The relationship between suspended solids and nutrients with variable hydrologic flow regimes
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The relationship between suspended solids and nutrients with variable hydrologic flow regimes

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  • Journal Title:
    Regional Studies in Marine Science
  • Description:
    The hypothesis that “freshwater inflow variability over space and time can drive suspended solids and nutrient concentrations” was tested by comparing three micro-tidal estuaries (Guadalupe, Lavaca-Colorado, and Nueces) in Texas with different hydrologic flow regimes over three years with wet and dry conditions. In all three estuaries, Total suspended solids (TSS) was less than 50 mg/L most of the time. In the Nueces Estuary, TSS of higher than 100 mg/L occurred during frontal events. Dissolved inorganic nitrogen (ammonia+nitrite+nitrate) concentrations were most of the time lowest in the Nueces Estuary (i.e. mol/L), with low inflow rates and high average salinity of 37.6. Salinity was highest in the river-estuary mouth (average salinity 38.3) of the Nueces Estuary relative to the other oceanic-side stations (average salinity 37), indicating that the system was a “reverse estuary” where evaporation exceeds freshwater inflow, resulting in net inflow of marine water into the estuary. The inverse correlation between ammonium and salinity in all three estuaries and the corresponding negative correlation between nitrite+nitrate concentrations and salinity in the Guadalupe Estuary indicate that the quantity of inflow controls nitrogen concentrations and transformations in the three estuaries. Drought conditions limited riverine transport of nitrogen and sediment to the three estuaries, demonstrating the importance of freshwater inflow to maintaining these constituents. Average silica and orthophosphate concentrations correlated positively with chlorophyll-a in combined data from all three estuaries. Silica and orthophosphate concentrations remained constant over the study period, but correlated with chlorophyll-a when suspended solid was low. Therefore, inflow dynamics drive changes in the salinity regime, suspended solids, and act to maintain nutrient concentrations.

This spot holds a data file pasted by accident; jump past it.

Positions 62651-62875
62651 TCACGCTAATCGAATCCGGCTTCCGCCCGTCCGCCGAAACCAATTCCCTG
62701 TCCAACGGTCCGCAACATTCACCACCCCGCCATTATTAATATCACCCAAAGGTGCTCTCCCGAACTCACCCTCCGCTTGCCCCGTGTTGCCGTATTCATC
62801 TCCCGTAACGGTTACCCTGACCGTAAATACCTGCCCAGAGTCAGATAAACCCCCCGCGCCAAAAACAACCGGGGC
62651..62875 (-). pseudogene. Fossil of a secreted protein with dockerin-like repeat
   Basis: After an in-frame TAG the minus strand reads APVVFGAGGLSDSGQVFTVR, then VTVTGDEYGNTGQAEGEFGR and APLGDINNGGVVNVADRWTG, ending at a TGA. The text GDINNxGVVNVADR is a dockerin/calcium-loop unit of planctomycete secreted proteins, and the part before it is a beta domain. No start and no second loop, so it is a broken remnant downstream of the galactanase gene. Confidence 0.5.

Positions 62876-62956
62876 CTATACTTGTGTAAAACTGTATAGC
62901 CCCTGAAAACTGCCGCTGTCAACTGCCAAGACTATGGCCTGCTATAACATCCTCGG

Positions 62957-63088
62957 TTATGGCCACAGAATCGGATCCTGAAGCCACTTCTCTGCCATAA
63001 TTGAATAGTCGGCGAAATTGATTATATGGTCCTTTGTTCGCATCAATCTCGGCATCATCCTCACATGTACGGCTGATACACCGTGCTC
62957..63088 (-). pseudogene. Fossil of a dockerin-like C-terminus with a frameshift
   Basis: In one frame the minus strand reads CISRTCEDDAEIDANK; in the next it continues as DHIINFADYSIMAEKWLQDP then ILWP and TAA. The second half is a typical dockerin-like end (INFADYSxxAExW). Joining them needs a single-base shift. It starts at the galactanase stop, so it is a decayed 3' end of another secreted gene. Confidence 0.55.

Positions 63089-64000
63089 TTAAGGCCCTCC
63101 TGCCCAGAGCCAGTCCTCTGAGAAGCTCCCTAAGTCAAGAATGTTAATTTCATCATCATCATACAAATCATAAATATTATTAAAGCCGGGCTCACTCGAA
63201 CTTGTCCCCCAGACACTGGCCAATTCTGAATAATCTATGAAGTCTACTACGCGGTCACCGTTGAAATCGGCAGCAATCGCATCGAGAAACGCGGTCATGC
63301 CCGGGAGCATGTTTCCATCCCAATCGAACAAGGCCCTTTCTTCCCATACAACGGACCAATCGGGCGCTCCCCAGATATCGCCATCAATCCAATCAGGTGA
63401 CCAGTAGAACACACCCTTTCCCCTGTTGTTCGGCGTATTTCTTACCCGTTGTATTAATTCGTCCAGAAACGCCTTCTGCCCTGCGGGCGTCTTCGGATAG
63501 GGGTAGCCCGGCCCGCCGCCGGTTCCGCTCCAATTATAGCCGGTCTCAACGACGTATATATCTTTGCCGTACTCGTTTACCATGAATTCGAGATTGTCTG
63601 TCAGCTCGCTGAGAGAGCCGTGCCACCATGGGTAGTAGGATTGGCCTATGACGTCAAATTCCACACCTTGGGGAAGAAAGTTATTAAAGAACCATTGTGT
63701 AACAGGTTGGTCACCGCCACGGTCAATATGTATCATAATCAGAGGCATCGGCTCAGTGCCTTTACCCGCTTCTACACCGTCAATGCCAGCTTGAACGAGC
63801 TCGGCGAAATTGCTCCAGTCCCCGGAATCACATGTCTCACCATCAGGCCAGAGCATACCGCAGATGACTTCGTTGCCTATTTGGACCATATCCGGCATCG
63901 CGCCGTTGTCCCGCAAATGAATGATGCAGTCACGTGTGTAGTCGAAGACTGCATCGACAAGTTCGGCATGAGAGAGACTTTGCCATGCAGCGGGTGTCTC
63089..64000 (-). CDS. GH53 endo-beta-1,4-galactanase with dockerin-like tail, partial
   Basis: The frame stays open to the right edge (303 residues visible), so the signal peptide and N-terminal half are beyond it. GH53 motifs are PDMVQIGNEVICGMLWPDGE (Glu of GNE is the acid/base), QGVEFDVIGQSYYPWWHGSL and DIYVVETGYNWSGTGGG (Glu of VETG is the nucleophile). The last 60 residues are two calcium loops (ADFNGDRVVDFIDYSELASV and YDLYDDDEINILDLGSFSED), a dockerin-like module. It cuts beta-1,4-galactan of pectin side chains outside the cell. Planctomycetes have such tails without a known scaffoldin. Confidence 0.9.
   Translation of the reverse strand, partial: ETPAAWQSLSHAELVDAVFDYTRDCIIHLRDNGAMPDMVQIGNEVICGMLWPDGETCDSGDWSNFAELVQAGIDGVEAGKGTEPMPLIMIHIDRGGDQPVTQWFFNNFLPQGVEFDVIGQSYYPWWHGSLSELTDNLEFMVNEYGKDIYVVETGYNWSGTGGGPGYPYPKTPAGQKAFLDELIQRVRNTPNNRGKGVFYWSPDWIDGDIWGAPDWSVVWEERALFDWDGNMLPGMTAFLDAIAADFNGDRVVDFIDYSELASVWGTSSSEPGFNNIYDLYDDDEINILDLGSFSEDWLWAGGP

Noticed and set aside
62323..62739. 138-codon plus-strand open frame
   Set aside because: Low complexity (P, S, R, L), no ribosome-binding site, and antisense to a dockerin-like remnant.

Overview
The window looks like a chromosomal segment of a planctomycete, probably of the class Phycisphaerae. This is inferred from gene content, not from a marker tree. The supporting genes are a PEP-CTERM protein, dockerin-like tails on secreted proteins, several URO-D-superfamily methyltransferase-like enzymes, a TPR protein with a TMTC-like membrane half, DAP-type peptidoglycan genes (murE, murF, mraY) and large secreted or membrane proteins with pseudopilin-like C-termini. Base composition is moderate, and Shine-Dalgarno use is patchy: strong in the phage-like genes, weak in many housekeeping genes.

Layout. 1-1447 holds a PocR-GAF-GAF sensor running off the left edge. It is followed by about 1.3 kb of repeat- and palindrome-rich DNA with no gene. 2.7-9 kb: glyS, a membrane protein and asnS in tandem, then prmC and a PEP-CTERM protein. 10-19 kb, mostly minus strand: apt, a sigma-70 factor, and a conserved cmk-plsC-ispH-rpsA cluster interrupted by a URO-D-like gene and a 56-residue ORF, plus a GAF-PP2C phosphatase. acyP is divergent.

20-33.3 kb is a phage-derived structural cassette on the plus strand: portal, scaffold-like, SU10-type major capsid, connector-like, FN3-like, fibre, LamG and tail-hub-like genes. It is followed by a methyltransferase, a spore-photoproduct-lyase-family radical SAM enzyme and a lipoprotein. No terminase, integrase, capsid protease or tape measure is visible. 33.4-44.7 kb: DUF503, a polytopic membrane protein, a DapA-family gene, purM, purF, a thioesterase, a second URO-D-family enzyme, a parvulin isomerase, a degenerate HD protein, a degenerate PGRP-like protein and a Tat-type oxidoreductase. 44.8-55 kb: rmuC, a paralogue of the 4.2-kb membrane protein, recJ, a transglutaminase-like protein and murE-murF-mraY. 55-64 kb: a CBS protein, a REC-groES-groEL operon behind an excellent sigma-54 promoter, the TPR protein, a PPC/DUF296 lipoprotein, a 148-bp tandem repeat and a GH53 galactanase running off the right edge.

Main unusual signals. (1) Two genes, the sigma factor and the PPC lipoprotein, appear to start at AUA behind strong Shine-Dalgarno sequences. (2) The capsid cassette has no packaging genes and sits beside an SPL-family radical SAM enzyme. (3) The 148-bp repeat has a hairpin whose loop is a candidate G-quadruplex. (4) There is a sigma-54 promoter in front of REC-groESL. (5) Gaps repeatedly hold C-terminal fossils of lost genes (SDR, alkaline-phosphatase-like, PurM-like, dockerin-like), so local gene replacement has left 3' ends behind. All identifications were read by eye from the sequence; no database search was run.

• Source:
    Regional Studies in Marine Science 29 (2019) 100657
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